SNP MPs have walked out en masse from Prime Minister’s Questions after their Westminster leader was thrown out of the chamber in a row with the Speaker.
Ian Blackford refused to sit down when ordered to by John Bercow having asked for the Commons to sit in private.
This was in protest at the government’s handling of debate and votes on the EU Withdrawal Bill.
And it brought PMQs to a temporary halt as the Speaker consulted his officials on what to do next.
Mr Bercow said MPs could vote on his request for a private sitting at the end of PMQs – but when Mr Blackford refused to sit back down he was suspended for the rest of the day’s sitting
His fellow SNP MPs followed him out of the chamber.
The episode took place during the weekly PMQs session after Mr Blackford said it was a “democratic outrage” that MPs had not been given enough time to debate measures he described as a “power grab” by Westminster from Scotland.
He added: “Under the circumstances, given the disrespect that’s shown, I have got no option but to ask that this House now sits in private.”
Mr Bercow said it was better for a vote on his request to take place at the end of the session – but the SNP MP did not agree, rejecting repeated orders from the Speaker to resume his seat.
The next MP to be called for a question was Conservative MP Luke Hall, who joked: “With the amount of people leaving, it feels like one of my after-dinner speeches.”
High drama – BBC Parliamentary correspondent Mark D’Arcy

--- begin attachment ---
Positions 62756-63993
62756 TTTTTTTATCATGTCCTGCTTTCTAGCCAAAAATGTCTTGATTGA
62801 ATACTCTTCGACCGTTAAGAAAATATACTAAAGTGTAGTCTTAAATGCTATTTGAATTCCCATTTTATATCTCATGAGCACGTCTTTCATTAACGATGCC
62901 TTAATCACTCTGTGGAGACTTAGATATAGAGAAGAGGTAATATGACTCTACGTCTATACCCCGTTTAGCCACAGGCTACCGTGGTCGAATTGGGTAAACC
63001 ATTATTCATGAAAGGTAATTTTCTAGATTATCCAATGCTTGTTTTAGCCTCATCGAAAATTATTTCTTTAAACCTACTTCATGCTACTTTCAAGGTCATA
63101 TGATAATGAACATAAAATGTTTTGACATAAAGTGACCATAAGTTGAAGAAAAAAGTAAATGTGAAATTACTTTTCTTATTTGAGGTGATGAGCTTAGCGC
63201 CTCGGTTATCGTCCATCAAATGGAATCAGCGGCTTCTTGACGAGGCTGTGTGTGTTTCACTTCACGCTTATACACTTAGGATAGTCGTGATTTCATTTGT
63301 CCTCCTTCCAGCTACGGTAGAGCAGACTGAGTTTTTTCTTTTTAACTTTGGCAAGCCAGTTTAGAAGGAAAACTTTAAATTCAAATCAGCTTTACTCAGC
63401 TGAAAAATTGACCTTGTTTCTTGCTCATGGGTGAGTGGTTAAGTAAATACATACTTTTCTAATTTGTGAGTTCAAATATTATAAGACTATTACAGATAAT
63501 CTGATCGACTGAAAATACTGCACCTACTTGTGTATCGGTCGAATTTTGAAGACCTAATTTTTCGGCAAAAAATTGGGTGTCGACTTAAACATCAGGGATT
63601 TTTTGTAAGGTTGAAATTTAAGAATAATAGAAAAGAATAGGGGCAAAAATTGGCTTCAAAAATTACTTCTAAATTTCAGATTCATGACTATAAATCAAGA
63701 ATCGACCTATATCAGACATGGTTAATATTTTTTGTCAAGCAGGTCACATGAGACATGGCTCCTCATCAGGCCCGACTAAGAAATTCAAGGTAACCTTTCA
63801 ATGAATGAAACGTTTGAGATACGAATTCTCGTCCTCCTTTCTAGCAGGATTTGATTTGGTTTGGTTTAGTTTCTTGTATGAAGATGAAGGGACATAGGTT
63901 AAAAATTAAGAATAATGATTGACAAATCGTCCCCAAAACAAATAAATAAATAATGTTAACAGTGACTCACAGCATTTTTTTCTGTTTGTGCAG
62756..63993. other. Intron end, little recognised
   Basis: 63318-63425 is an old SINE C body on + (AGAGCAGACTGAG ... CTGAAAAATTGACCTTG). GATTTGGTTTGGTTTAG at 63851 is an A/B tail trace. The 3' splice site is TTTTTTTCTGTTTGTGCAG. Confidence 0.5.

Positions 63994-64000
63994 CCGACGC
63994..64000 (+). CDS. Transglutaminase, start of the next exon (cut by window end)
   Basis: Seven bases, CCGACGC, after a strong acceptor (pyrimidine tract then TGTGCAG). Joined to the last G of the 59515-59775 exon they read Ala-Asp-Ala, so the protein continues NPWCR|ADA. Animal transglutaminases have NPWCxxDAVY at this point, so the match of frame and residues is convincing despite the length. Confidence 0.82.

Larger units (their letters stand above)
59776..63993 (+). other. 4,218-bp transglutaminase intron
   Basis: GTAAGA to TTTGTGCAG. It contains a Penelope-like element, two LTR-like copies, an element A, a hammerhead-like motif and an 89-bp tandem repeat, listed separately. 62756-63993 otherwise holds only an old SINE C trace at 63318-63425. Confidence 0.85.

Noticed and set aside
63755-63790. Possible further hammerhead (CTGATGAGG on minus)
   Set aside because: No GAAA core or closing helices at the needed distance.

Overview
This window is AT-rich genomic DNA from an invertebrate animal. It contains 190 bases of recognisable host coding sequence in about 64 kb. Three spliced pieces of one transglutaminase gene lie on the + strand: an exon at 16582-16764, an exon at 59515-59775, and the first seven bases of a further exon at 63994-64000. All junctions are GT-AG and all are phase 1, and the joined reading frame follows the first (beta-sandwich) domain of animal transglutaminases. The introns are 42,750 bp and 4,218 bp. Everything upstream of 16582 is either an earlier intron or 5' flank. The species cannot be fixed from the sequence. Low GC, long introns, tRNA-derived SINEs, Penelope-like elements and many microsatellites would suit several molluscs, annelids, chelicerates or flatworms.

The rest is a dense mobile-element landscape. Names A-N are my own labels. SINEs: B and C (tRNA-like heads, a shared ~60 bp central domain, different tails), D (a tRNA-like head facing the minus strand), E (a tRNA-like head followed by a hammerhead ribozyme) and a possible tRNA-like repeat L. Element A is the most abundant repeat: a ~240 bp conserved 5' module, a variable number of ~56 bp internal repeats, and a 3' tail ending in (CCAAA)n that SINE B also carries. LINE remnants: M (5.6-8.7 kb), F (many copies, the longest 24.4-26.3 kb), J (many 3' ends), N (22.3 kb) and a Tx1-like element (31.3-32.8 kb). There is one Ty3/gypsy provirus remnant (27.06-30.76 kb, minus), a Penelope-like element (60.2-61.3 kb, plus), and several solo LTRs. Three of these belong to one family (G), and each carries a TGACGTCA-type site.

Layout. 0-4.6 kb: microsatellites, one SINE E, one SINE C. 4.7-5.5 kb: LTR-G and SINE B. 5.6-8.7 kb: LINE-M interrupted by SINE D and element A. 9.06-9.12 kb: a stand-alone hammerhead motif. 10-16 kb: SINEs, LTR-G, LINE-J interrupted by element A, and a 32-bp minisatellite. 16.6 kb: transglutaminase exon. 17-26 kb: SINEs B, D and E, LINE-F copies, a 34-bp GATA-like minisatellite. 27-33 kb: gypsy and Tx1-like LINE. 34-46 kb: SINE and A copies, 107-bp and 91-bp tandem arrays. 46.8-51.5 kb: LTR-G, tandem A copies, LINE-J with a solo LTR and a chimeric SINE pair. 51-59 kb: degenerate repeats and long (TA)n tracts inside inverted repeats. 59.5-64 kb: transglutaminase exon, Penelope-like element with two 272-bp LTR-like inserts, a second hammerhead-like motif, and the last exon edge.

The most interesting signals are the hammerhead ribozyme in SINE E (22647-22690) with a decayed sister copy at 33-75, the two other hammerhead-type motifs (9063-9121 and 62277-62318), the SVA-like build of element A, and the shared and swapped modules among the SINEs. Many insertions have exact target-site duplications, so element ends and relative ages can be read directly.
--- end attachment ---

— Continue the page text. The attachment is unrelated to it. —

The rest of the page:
Well well! High drama as the SNP Leader Ian Blackford sought revenge for yesterday’s manoeuvrings, which limited debate on devolution amendments to the EU (Withdrawal) Bill to 20 minutes. He sought to move that the House sat in private, a motion which is normally voted on immediately.
It would have broken up PMQs, and the Speaker said he would not take the vote until afterwards. Mr Blackford kept up his protests and was eventually ordered out – to be followed by his entire contingent of MPs.
They didn’t go far, because moments later he was giving an interview to the BBC in Central Lobby, a few yards outside the Chamber.
There is no doubt the SNP are very angry about what happened yesterday – and they have never been shy of staging a bit of performance art to highlight what they see as the corrupt, archaic ways of Westminster. I suspect this is Act One, and more drama lies ahead.
What is the Brexit powers row all about?
The Brexit bill says that the “vast majority” of the 158 areas where policy in devolved areas is currently decided in Brussels will go directly to the Scottish and Welsh parliaments after Brexit.
But it has also named 24 areas where it wants to retain power temporarily in the wake of Britain’s exit from the EU, including in areas such as agriculture, fisheries, food labelling and public procurement.
It says the “temporary restriction” on the devolved governments using some of the powers returning from the EU is needed “to help ensure an orderly departure from EU law” and allow the same rule and regulations to remain in place across the whole of the UK.
But the Scottish government argues that it would leave Holyrood unable to pass laws in some devolved areas for up to seven years.
It has produced its own alternative Brexit legislation, which was passed by MSPs in March but is currently subject to a legal challenge by the UK government.